Pacific Money

Asian Stocks’ Wild Ride

Indexes around the region have erased most of their gains for the year. Is a bottom in sight?

Anthony Fensom

No one rings a bell at the top of the market, but has it already sounded at the bottom?

More than $2.5 trillion has been erased from the value of global equities since U.S. Federal Reserve chairman Ben Bernanke’s May 22 warning that its stimulus policy could be “tapered,” and Asian stocks have felt the impact.

In Japan, the money printing of Abenomics initially caused the yen to slide and the Nikkei Stock Average to outpace the rest of the world, posting an 80 percent gain since mid-November. But with the Tokyo bourse’s recent retreat along with the rest of Asia, the bears have returned.

On Thursday, the benchmark Nikkei lost over 6 percent to close at 12,445, down about 20 percent from its May peak over 15,600 and officially entering bear market territory. The fall was attributed to fears over the Fed’s policy, while analysts claimed a lack of detail in Japanese Prime Minister Shinzo Abe’s “third arrow” structural reforms.

“It’s a kind of a chicken-and-egg situation – volatile markets keep buyers away and the absence of buyers leads to market volatility. We are trapped in a negative spiral right now,” Daiwa Securities senior strategist Hirokazu Kabeya told AAP newswire.

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The Hong Kong exchange is also in bear territory, with the benchmark Hang Seng Index falling to an eight-month low Thursday on worries over the Fed as well as mainland China’s economy.

In China, the benchmark Shanghai Composite Index reached a six-month low Thursday, with analysts concerned that weaker exports and inflation data could indicate a faster slowdown than previously estimated.

Singapore shares have also hit a six-month low, with the benchmark Straits Times Index falling below its value at the start of 2013.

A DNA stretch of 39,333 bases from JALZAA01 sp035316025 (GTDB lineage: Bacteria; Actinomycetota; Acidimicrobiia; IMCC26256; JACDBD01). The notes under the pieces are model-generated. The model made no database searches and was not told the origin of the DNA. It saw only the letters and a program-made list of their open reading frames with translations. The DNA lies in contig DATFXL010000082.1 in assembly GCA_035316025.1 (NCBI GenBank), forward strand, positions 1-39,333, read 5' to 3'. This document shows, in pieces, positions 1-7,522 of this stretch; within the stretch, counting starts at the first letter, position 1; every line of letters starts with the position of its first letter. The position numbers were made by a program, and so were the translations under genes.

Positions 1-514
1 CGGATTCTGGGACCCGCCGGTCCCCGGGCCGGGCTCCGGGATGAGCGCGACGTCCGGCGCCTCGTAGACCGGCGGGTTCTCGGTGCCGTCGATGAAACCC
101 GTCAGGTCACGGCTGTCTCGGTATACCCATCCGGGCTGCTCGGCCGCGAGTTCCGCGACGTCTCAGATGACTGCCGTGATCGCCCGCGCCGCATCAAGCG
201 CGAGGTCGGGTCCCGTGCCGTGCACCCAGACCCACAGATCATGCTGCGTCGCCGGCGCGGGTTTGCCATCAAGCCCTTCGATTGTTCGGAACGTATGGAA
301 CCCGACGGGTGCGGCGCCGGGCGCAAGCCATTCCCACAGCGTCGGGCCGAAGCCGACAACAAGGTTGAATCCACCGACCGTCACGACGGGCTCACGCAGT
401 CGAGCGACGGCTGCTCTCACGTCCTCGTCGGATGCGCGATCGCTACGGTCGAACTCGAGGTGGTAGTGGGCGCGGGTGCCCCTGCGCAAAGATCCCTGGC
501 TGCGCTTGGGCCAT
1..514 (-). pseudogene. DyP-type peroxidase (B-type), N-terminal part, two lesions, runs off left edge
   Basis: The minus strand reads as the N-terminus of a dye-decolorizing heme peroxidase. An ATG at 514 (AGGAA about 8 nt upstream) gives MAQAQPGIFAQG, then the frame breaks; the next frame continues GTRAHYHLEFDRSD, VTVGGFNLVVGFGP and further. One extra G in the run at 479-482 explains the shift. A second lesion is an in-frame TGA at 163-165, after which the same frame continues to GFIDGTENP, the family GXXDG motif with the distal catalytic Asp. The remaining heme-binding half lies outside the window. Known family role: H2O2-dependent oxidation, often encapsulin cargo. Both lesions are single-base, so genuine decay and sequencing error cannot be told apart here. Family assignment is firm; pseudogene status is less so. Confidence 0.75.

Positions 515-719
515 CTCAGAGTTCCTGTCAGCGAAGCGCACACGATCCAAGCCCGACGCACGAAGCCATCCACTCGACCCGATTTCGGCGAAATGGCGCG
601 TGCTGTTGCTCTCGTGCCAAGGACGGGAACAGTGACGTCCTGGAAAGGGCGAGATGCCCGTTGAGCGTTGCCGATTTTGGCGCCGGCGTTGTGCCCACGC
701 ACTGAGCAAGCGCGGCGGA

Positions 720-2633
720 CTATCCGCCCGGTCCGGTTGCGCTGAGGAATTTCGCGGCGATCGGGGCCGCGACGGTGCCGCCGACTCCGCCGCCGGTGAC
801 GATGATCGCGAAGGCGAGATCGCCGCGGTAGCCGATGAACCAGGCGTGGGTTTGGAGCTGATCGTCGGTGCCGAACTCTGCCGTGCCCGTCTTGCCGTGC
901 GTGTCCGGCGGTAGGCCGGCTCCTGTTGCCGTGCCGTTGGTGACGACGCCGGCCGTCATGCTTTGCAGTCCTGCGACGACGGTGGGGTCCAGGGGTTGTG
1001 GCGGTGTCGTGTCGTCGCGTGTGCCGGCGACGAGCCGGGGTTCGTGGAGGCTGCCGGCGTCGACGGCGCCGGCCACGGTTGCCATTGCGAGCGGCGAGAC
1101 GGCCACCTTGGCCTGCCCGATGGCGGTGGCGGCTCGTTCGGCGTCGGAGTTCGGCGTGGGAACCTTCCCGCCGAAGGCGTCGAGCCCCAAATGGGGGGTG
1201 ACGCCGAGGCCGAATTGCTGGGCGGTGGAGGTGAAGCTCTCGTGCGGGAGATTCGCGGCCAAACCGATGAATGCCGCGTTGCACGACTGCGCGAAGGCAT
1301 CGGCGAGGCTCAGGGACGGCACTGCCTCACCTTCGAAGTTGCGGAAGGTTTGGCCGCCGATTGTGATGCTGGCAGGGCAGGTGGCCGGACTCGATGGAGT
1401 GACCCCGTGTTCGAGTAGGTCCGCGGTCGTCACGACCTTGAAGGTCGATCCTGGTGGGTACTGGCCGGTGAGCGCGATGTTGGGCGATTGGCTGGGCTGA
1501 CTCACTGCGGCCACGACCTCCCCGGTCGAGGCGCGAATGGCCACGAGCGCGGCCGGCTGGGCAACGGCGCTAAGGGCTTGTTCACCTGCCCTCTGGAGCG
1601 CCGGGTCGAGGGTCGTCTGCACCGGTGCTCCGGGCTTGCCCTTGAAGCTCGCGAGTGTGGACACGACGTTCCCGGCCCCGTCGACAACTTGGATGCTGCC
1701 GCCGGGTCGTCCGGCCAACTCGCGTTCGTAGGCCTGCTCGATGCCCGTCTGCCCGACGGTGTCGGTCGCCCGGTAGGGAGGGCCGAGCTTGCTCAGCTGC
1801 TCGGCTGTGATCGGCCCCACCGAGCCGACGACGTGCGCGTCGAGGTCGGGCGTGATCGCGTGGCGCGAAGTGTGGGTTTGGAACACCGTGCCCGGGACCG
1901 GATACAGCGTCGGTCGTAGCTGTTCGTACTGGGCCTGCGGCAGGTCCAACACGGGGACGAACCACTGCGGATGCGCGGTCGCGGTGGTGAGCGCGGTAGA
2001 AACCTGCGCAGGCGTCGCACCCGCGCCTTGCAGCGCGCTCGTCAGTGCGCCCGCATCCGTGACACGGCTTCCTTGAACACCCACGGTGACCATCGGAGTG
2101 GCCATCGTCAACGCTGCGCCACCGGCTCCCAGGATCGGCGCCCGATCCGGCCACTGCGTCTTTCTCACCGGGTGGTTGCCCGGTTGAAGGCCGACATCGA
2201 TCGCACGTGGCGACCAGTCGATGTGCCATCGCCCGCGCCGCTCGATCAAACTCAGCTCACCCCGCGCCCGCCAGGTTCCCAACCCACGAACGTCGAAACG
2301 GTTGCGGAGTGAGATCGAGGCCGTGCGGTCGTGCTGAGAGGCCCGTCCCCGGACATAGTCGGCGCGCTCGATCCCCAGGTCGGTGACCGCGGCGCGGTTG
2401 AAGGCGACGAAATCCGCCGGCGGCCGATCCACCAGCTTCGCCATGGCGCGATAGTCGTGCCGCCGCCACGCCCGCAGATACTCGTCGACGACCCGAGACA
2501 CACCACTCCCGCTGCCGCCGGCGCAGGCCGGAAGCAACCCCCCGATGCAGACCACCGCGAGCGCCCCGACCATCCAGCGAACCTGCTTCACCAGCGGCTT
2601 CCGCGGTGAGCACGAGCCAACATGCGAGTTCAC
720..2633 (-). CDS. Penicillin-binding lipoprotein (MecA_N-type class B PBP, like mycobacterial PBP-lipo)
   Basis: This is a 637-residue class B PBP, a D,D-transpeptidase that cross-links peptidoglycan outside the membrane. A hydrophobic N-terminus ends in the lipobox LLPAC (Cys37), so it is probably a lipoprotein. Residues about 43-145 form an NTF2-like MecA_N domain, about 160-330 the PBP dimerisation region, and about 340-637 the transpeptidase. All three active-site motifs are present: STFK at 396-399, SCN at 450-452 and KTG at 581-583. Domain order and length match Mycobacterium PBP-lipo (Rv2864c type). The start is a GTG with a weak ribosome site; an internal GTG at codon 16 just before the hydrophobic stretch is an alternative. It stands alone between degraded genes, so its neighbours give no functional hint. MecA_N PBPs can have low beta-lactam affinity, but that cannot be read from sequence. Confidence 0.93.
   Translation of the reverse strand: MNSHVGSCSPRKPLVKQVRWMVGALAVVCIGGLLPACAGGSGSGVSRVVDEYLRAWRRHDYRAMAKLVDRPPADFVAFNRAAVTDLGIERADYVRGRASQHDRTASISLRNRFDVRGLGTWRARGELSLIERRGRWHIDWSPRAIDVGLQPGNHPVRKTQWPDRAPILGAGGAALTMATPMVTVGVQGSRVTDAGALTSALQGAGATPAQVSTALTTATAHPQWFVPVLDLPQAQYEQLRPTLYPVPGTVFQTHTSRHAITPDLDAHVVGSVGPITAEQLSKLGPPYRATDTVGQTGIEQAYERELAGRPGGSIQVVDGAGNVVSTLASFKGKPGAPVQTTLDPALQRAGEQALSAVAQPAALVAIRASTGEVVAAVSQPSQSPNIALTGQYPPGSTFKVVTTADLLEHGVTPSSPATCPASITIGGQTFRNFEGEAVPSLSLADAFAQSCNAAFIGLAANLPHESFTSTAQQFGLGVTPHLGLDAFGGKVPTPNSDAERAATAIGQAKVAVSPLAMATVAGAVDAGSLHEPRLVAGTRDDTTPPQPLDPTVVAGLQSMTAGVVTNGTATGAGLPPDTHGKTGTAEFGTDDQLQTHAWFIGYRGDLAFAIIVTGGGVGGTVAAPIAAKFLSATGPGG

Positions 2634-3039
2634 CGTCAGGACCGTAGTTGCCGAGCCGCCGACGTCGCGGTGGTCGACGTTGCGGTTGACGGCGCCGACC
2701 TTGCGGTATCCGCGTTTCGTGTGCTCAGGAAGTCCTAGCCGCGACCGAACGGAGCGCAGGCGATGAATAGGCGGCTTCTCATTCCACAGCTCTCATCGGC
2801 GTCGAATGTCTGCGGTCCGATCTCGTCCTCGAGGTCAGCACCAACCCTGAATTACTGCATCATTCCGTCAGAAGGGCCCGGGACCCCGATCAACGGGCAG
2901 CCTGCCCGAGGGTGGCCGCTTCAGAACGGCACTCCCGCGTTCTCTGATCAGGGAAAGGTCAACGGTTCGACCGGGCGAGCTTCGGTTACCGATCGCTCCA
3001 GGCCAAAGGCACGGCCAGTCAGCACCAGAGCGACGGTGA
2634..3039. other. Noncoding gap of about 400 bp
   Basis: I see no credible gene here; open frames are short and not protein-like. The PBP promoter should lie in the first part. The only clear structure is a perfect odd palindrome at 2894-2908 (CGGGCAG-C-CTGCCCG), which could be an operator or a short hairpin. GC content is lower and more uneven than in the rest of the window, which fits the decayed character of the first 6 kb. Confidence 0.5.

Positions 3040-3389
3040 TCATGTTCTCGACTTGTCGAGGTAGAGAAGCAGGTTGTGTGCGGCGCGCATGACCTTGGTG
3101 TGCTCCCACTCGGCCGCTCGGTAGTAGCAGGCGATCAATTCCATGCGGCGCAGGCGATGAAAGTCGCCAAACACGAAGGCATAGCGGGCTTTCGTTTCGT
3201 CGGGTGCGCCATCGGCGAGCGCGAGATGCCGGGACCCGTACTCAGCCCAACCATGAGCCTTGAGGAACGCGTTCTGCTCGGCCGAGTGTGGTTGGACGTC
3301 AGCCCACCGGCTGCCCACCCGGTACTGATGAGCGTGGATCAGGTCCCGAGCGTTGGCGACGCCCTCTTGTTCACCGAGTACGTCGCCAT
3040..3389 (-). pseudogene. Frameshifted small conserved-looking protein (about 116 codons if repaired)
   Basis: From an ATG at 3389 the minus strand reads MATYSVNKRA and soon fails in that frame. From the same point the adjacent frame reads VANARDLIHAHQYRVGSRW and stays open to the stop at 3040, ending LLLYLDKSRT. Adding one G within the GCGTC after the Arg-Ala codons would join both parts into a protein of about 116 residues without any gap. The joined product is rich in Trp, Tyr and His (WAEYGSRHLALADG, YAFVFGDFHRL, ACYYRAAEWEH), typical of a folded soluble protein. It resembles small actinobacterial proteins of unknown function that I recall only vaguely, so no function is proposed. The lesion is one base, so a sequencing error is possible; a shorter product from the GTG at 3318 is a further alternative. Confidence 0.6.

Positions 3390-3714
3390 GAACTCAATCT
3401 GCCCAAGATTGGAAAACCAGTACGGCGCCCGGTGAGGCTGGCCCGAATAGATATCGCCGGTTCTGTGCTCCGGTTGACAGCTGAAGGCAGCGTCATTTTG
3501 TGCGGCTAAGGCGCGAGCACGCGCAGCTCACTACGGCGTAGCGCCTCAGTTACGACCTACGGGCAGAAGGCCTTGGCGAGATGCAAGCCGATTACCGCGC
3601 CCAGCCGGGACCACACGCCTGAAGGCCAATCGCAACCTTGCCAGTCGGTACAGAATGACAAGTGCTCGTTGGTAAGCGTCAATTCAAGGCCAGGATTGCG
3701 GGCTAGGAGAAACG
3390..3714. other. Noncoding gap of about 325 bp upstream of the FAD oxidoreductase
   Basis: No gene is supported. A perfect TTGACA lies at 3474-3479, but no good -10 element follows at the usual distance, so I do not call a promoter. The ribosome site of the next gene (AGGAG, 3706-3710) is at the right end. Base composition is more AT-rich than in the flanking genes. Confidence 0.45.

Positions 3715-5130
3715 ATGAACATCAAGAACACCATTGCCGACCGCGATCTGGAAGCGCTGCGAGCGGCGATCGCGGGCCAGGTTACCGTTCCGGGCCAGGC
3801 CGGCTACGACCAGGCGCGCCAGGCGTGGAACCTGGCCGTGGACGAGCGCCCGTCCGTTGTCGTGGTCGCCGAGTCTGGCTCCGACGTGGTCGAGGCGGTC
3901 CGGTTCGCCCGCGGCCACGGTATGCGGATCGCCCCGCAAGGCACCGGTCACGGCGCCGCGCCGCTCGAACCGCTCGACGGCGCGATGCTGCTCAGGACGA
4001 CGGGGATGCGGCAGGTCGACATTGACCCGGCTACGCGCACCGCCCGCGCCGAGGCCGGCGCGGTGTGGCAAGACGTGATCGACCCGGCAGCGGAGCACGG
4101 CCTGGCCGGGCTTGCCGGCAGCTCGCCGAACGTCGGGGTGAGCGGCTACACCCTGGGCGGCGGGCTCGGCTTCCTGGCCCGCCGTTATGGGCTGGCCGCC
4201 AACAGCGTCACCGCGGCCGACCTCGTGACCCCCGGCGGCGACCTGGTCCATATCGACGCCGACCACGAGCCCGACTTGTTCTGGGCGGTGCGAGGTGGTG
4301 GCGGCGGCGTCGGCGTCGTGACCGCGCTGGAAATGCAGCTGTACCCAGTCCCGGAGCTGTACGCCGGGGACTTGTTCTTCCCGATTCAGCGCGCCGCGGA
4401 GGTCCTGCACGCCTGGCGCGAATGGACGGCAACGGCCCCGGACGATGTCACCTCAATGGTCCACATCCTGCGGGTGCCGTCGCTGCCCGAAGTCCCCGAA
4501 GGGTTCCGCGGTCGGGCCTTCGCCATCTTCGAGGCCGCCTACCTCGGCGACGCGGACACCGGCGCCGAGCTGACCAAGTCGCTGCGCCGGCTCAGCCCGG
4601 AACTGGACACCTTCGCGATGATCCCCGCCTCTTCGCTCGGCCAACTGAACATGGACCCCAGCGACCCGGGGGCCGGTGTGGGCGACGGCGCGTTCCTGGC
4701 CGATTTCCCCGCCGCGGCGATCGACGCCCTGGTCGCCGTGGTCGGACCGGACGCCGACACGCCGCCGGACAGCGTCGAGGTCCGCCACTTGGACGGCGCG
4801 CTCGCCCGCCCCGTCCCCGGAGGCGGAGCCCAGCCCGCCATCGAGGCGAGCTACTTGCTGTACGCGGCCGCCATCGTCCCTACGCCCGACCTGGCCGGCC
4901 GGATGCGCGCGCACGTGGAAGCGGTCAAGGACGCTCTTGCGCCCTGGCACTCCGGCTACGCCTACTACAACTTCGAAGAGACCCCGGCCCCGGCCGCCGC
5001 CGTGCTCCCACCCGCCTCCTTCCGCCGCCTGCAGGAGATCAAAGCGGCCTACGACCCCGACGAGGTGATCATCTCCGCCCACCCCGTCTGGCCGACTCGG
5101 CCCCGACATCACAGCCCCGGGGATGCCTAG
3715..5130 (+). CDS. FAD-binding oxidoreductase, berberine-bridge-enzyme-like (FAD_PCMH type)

In South Korea, the benchmark Korea Composite Stock Price Index (KOSPI) fell below 1,900 for the first time since November, with the nation’s central bank keeping its key interest rate steady at 2.5 percent.

Australia’s sharemarket has also entered into a “correction” after retracing most of its yearly gains. On Thursday, the benchmark S&P/ASX200 index finished the day’s trading at 4,695, down by more than 10 percent since its May high of 5,220.

World Bank cuts outlook

The mood of traders was not aided by the World Bank, which on Wednesday cut its outlook for global growth to 2.2 percent, down from its January forecast of 2.4 percent. The bank warned that a deeper recession in Europe and slowing emerging economies would ensure softer growth in line with the “new normal”.

The East Asia and Pacific economy is forecast to expand by 7.3 percent in 2013, rising to 7.5 percent next year. This reflects weaker growth in China, which is expected to expand by 7.7 percent in 2013 but accelerate to above 8 percent in 2014 and 2015.

“Risks to the region include those surrounding the gradual reduction in Chinese investment, Japanese quantitative easing, rapidly expanding credit, and rising asset prices,” the bank said in a statement.

Turnaround in sight?

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Yet despite the gloomy scenario, positive U.S. data, including the biggest rise in retail sales in three months and fewer claims for unemployment benefits, have pointed to a brighter global outlook.

“At the end of the day, the policymakers are going to re-stimulate if they think the economies are slowing, so there’s sort of a catch here in that the market corrects too far on the view that stimulus is being pulled back, and the only reason stimulus is being pulled back is because economies are doing better and earnings are going to be doing better,” BT Investment Management’s Crispin Murray told the Australian Financial Review.

Mitsubishi UFJ Morgan Stanley Securities’ Glen Wood told CNBC that he expected the Nikkei index to reach 20,000 over the year ahead, based on Abenomics reforms.

“A lot of the global long-only investors are still underweight Japan…and we need to see specific plans coming from the government,” he said. “But it’s a long-term story here, and we’re talking six, 12 to 18 months [and] moving to a weaker yen…so if I was a long-term fundamental investor I’d be looking at this as a buying opportunity.”

US billionaire investor George Soros has reportedly re-entered the Japanese market, after scoring gains of more than $1 billion previously on bets against the yen and Japanese stocks. “Buy when others are selling” may be an old mantra, but the return of foreign investors could herald brighter times ahead for markets.